Galle, 15-1734, pp.1-2, 212 So.3d at 1165.

         The trial court conducted an evidentiary hearing on Mr. Galles' application for post-conviction relief and denied his application. Mr. Galle's present application for supervisory review followed.


         We previously summarized the facts surrounding Mr. Galle's alleged crimes in his previous appeal as follows:

The matter went to trial on March 14, 2011. During the three-day trial before a twelve-person jury, the following evidence was adduced. Among the State's witnesses were Ms. Jackson and the NOPD officers involved in the investigation. The State did not present Mr. Williams as a witness.
New Orleans Police Department Officer George Jackson was qualified by joint stipulation as an expert in the taking, examination, and comparison of fingerprints. Officer Jackson testified that he had taken defendant Scott's fingerprints in court the previous day. He matched those known fingerprints of defendant Scott to fingerprints on an arrest register, a bill of information, and a plea of guilty form evidencing what the officer said was Scott's 2006 conviction for illegal discharge of a firearm. Similarly, Officer Jackson testified that he had taken defendant Galle's fingerprints in court the previous day. He matched those known fingerprints to documents evidencing Galle's arrest and 2004 conviction for possession of cocaine.
The audio recordings of the 911 calls received in the early hours of March 21, 2009, two reporting gunshots and one reporting a person having been shot, were identified by Gesielle Roussel, the NOPD division supervisor and custodian of 911 audio recordings, and played for the jury. Ms. Roussel also identified the incident recall dated March 21, 2009, at approximately 4:23 a.m., from General Taylor and Loyola Streets, pertinent to the 911 calls and confirmed that at no point during any of the three calls was the alleged shooter identified.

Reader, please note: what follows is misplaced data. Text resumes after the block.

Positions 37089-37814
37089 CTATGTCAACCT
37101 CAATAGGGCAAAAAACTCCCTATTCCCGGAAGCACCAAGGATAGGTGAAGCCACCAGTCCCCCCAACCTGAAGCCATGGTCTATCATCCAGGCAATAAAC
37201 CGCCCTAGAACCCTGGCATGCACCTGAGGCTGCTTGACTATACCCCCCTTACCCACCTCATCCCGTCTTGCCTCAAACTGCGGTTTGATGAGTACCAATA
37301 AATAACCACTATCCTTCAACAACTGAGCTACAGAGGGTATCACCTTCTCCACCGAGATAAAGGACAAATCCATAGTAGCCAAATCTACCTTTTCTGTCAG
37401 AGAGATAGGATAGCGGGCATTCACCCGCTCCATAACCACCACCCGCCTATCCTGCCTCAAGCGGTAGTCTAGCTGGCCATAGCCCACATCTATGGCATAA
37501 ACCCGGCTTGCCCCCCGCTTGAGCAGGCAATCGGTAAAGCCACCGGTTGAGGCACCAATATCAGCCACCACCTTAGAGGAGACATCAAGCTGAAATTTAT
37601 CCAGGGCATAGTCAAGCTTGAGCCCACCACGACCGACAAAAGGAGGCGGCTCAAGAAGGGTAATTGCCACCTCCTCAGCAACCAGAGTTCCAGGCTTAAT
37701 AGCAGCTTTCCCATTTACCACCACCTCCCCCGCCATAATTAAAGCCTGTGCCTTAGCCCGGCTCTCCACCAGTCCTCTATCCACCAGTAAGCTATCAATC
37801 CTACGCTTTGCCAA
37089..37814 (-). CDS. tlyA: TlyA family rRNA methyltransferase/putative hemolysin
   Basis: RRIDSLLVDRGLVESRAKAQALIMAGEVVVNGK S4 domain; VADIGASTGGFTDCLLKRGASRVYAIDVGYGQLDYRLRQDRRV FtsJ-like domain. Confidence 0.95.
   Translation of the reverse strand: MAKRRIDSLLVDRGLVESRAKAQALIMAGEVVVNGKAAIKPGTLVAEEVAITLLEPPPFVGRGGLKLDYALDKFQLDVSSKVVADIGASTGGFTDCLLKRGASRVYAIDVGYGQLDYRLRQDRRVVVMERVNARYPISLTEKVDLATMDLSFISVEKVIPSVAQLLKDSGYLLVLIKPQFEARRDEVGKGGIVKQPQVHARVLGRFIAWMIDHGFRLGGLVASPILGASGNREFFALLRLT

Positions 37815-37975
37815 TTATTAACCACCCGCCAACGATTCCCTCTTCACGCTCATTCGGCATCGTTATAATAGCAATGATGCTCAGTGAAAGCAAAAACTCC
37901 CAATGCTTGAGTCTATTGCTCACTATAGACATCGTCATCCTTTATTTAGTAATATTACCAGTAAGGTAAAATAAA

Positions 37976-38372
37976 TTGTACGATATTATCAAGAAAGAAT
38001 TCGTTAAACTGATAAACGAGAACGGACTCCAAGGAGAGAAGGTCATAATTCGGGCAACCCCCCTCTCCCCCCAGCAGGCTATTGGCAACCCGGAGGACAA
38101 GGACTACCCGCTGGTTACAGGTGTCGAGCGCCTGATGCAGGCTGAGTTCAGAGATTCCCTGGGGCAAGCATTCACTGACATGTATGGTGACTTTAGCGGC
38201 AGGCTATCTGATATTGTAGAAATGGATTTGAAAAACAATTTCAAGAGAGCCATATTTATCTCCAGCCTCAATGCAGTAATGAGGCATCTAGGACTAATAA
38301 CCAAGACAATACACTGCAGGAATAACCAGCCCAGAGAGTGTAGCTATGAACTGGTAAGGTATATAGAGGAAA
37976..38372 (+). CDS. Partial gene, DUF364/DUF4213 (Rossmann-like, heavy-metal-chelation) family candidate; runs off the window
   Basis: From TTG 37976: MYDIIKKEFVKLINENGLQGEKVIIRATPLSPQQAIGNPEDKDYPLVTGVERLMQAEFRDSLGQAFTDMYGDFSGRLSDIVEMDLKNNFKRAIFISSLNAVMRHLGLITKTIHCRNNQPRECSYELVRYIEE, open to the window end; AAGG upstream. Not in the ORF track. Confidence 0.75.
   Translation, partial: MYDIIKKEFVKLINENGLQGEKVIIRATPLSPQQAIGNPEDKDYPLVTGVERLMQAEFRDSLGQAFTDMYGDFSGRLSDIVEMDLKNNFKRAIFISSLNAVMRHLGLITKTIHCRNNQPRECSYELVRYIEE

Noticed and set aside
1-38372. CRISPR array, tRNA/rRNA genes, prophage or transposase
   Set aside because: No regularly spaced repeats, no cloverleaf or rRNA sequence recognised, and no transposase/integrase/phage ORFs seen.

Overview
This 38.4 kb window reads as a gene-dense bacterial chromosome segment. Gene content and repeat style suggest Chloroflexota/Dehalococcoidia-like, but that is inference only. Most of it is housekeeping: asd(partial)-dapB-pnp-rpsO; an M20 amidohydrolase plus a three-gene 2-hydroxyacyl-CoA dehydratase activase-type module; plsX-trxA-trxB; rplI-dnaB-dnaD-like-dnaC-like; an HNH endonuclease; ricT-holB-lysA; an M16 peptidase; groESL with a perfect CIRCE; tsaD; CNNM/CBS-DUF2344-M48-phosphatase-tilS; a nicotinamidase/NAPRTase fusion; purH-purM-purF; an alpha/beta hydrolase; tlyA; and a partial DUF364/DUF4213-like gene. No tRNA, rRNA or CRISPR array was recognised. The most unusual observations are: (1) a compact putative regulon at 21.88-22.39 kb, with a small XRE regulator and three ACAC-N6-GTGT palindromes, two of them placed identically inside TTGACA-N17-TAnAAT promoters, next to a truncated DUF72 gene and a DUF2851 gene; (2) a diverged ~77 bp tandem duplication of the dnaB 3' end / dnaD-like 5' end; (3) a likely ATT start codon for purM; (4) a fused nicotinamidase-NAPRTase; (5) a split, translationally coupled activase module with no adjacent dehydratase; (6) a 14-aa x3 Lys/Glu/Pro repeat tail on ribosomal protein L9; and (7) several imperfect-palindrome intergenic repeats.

Officer Vara testified as to his role in the events of March 21, 2009, stating that at approximately 4:20 a.m., he and his FTO were dispatched to the 2200 block of General Taylor Street as a result of 911 calls of gunshots. Upon turning onto General Taylor Street, Officer Vara saw the male later identified as Mr. Williams standing in the street covered in blood from a gunshot wound to the neck. In addition, as he approached the residence at 2204 General Taylor Street, Officer Vara observed the female later determined to be Ms. Jackson lying on the ground with a gunshot wound to her head and another one to her chest area. Inside the residence, Officer Vara observed blood on all the walls except the middle bathroom. He identified photos of the scene, which were subsequently admitted into evidence. Officer Vara testified that the victims described the perpetrators to him only as two black males and, although he spoke to neighbors, none of them witnessed the shootings. Officer Vara related that he and his FTO brought Mr. Williams into the residence and sat him down on a couch inside to await medical assistance. A crack pipe and a push rod were found in the residence, but Officer Vara was unaware of any arrests being made in connection with those items. He did not recall any weapons or spent cartridge casings being found inside the residence.
On cross-examination, Officer Vara indicated that the shootings occurred in the middle bedroom, the room in which drug paraphernalia and money were found. He based this conclusion on a neighbor's report of hearing gunshots fired in the center of the residence. Although Officer Vara was absent from the scene when it was processed, he confirmed that photographs of the middle bedroom showed a crack pipe and push rod, a ten-dollar bill and a five-dollar bill, a box of Arm & Hammer Baking Soda, and an open box of plastic sandwich bags. Officer Vara did not recall seeing a plastic bag inside a toilet, as depicted in a crime scene photograph, but stated that it could have been there at the time he was in the residence. When asked how blood had been spread throughout the residence, Officer Vara refreshed his recollection by referring to his police report and then stated that when Thomas Williams was shot in the neck, he ran into the back of the residence and then ran back to the front.